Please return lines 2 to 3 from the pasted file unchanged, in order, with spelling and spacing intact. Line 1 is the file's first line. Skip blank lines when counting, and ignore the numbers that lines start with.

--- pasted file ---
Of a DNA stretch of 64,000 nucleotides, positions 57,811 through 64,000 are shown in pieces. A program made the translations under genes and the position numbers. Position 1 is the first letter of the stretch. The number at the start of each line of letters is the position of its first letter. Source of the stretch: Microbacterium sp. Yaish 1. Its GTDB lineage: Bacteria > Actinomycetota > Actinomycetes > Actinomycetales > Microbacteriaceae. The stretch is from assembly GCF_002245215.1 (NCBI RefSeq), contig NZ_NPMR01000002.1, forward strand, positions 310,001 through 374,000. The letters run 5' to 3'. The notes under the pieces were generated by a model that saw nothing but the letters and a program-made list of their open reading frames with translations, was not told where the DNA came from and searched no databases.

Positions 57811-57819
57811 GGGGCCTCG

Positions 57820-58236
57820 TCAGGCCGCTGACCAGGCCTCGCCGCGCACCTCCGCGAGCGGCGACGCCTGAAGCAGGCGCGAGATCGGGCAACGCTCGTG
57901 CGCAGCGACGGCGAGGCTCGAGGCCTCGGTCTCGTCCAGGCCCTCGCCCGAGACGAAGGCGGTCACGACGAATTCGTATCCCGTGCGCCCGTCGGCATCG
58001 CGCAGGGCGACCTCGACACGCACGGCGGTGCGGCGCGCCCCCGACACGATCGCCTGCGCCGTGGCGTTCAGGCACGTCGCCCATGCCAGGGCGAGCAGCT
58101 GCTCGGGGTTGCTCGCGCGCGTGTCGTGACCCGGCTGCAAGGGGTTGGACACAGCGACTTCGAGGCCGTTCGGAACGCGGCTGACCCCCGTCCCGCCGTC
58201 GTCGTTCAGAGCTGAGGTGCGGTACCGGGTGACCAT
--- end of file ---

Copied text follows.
Positions 57811-57819
57811 GGGGCCTCG